Enterobacter agglomerans Spondylodiscitis: A Possible, Unrecognized Complication of Tetracycline Therapy


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Abstract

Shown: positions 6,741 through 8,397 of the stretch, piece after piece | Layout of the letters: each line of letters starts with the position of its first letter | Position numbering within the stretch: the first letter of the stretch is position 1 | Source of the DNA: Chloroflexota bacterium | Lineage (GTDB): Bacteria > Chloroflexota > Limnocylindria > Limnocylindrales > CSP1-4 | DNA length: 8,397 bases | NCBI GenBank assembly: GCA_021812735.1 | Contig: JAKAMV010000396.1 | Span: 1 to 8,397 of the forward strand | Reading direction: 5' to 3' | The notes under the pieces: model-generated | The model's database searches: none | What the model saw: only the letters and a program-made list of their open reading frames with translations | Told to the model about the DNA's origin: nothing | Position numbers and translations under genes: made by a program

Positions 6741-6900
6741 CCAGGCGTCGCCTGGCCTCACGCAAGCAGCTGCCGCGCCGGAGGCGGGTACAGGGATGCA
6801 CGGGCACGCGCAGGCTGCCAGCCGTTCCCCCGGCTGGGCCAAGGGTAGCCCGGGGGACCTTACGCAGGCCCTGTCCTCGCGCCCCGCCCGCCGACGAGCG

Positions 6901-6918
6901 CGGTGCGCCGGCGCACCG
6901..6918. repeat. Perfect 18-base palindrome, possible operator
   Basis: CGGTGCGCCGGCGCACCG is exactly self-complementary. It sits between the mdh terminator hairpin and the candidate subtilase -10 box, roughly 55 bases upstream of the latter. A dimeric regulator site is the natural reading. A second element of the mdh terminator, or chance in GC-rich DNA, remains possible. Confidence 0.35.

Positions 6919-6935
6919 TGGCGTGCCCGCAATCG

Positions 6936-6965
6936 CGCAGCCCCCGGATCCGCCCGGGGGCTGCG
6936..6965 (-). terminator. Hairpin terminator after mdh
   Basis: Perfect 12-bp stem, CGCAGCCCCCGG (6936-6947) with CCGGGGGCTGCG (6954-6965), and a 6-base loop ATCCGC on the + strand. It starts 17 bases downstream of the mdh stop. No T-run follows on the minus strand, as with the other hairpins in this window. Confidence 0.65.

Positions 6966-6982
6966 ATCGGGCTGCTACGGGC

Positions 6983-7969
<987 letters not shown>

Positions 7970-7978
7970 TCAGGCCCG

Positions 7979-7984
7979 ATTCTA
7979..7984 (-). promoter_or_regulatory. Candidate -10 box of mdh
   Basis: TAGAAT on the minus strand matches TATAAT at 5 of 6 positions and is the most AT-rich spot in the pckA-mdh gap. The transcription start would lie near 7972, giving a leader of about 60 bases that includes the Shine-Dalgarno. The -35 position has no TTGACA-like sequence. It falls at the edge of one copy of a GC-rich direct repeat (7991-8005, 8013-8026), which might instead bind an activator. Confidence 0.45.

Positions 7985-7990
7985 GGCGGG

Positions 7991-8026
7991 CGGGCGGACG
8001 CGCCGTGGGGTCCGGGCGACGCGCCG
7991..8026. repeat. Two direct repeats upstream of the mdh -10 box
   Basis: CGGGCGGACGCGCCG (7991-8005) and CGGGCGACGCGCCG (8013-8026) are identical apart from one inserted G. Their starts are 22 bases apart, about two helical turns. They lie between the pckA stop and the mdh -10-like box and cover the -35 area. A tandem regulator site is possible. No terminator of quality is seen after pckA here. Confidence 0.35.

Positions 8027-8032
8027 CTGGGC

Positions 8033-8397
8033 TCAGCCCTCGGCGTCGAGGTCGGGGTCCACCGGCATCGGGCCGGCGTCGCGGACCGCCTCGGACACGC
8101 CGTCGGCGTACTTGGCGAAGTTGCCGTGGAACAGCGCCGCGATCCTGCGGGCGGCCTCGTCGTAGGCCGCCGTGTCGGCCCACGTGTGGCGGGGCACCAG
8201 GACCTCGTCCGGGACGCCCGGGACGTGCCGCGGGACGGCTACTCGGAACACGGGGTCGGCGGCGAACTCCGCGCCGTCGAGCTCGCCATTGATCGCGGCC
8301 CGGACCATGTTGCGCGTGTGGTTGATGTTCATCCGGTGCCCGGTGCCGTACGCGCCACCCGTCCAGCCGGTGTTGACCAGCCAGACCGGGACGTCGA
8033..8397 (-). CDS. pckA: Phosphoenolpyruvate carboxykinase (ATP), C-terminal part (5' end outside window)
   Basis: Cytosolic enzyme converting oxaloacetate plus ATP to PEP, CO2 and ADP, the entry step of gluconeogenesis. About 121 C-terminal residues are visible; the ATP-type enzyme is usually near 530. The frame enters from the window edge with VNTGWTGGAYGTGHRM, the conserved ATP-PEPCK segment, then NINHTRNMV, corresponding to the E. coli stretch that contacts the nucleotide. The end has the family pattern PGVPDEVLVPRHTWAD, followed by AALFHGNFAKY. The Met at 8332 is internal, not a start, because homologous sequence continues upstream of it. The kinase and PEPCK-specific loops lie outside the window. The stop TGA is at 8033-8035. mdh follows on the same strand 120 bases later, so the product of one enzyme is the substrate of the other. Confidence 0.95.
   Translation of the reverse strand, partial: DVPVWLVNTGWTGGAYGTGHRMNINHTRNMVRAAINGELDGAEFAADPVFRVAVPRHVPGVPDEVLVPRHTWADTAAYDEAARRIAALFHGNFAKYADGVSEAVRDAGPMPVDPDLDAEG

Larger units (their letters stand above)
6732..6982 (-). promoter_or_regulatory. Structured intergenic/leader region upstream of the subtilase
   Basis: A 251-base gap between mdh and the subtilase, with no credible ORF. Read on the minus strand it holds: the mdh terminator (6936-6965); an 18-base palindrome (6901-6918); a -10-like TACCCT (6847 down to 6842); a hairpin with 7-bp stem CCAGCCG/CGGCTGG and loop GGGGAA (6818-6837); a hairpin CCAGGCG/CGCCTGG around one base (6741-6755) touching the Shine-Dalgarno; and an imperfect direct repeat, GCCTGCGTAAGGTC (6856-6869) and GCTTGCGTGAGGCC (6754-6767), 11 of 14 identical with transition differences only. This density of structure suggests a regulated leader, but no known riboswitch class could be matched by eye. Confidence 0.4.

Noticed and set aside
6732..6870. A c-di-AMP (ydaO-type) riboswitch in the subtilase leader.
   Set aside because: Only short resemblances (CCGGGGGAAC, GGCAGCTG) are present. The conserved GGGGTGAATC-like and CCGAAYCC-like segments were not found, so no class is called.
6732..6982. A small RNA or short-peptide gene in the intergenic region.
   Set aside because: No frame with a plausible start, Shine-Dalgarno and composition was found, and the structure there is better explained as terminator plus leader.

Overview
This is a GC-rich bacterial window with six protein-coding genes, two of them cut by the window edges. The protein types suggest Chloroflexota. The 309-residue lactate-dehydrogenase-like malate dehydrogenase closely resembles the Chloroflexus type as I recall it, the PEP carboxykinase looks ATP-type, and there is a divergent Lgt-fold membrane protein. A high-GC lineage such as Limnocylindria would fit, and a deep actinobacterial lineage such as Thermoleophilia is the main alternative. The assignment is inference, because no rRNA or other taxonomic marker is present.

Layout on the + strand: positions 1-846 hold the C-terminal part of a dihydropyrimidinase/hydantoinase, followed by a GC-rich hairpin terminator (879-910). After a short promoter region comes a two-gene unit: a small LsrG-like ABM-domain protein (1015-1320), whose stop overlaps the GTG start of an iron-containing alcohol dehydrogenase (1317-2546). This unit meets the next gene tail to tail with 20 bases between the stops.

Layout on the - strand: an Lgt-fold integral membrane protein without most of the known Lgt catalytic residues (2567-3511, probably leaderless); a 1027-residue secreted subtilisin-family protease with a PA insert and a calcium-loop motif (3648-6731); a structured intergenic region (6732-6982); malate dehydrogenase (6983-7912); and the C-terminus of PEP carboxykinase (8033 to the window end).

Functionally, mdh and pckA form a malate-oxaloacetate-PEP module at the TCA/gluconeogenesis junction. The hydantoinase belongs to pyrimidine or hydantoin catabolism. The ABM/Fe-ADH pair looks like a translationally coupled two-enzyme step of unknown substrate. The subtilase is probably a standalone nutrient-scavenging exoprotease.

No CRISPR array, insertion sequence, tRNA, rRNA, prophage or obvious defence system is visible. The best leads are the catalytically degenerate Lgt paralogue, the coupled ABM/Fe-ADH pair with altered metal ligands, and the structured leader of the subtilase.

Study Design.This case report describes infection in a lumbar disc in a healthy young man with an organism of low pathogenicity. The patient was taking a prolonged course of antibiotics at the time the infection occurred.Objective.To describe this unique case of infective spondylodiscitis.Summary of Background Data.To the authors’ knowledge, spinal infection with Enterobacter agglomerans has never been reported. This organism is a transient gut colonizer, and may have established itself secondary to the patient’s prolonged ingestion of tetracycline for acne.Methods.This 22-year-old farmer had spontaneous lumbar back pain. Radiologic investigations showed an abnormality in the L4–L5 disc region, and together with other investigations, were suggestive of infection. The diagnosis was confirmed by surgical aspiration.Results.Antibiotic therapy was administered, and the patient made a complete recovery. Follow-up radiographs showed a complete loss of the L4–L5 disc space with only minimal bone destruction.Conclusion.A unique cause of infective lumbar discitis is presented. Several features of this case are unusual. The magnetic resonance findings were not readily diagnostic. The cultured organism is usually nonpathogenic. The infection may have been secondary to prolonged tetracycline therapy.

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